Drivers have been urged not to panic buy – but stations all over town have seen an icrease in motorists filling up in recent days over fears over shortages caused by the war between Russia and Ukraine.
Russia is the world's second-biggest oil producer, and mainly sells to other European countries – and with sanctions being tightened against Russian president Vladimir Putin there are worries supplies could be cut.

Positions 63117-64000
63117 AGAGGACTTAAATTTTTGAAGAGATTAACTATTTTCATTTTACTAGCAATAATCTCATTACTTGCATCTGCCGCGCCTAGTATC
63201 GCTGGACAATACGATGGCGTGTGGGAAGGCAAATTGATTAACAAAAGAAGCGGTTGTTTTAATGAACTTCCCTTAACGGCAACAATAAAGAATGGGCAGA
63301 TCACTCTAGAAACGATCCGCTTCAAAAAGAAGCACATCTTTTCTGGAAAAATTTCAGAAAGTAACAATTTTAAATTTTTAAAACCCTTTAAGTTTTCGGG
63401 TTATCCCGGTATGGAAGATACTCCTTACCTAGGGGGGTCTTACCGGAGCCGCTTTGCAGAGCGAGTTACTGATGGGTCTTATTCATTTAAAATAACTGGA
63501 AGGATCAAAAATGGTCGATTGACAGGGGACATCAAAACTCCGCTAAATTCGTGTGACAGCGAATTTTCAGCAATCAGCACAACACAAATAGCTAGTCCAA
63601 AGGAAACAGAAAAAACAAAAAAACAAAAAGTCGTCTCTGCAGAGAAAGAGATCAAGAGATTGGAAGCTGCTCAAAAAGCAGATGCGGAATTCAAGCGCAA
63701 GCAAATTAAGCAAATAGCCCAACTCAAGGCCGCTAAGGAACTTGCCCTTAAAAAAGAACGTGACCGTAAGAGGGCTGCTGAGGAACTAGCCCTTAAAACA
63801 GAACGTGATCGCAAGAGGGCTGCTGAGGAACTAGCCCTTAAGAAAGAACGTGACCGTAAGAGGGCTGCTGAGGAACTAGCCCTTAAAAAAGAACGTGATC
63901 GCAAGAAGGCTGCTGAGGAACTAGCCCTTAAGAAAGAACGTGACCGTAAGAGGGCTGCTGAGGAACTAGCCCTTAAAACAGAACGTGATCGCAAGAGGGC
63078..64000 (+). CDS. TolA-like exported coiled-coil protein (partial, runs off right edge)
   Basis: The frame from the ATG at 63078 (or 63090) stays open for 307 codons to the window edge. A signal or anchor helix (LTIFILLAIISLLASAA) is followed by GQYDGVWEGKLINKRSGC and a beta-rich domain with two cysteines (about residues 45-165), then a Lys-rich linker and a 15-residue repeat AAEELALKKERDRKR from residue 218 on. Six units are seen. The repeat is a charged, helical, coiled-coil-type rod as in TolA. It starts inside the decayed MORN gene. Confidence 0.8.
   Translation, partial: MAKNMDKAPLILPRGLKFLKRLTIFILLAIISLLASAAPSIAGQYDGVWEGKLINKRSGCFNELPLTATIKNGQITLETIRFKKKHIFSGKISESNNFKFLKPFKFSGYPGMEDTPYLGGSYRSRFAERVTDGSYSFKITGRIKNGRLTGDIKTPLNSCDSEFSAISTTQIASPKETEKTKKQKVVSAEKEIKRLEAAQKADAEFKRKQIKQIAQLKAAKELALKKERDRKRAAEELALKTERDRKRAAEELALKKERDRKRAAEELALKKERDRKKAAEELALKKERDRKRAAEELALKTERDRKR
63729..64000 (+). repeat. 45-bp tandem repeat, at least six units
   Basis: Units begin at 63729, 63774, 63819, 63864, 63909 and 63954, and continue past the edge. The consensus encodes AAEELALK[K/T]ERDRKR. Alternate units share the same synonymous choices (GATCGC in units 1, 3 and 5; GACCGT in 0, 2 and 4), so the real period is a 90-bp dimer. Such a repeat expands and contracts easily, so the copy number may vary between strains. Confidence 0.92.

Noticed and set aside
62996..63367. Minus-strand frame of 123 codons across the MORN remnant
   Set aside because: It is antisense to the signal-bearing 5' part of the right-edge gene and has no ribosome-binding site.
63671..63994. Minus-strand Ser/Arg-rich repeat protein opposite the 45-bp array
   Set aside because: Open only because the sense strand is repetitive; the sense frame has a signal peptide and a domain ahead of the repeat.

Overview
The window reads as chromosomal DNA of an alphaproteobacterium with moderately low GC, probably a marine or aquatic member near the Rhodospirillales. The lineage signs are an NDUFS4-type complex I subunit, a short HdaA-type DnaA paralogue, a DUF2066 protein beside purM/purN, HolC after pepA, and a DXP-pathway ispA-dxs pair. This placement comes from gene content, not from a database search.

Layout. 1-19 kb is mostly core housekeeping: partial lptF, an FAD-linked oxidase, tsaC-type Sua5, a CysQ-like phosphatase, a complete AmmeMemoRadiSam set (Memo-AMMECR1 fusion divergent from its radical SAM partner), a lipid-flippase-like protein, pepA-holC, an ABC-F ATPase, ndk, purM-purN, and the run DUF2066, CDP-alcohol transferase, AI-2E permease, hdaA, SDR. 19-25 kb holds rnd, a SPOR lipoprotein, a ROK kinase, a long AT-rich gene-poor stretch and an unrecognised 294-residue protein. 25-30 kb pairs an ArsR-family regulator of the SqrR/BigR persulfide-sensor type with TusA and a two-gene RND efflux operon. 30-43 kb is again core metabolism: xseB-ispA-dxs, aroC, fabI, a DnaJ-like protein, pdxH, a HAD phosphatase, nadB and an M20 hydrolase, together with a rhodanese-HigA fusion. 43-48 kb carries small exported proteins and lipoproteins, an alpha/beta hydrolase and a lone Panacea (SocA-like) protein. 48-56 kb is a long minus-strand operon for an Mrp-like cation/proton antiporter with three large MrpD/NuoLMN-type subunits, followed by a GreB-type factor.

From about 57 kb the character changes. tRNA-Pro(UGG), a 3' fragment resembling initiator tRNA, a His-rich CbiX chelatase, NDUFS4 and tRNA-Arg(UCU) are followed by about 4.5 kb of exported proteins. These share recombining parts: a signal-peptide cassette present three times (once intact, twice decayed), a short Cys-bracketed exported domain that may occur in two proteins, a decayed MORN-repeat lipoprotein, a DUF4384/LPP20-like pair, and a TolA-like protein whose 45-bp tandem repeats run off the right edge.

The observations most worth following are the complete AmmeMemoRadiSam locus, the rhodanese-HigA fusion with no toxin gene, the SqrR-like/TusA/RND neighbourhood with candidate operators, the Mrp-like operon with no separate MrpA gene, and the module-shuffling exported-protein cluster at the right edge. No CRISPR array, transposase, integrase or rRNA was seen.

Pump prices have already been rising as oil edged past $90 a barrel, but the Ukraine invasion has now seen it jump above $100.
Oil prices typically quickly flow through to what drivers pay at the forecourt.
Prime Minister Boris Johnson has already warned that "one of the risks of Putin's venture is that there could be a spike in... oil prices" but people have been urged not to panic buy.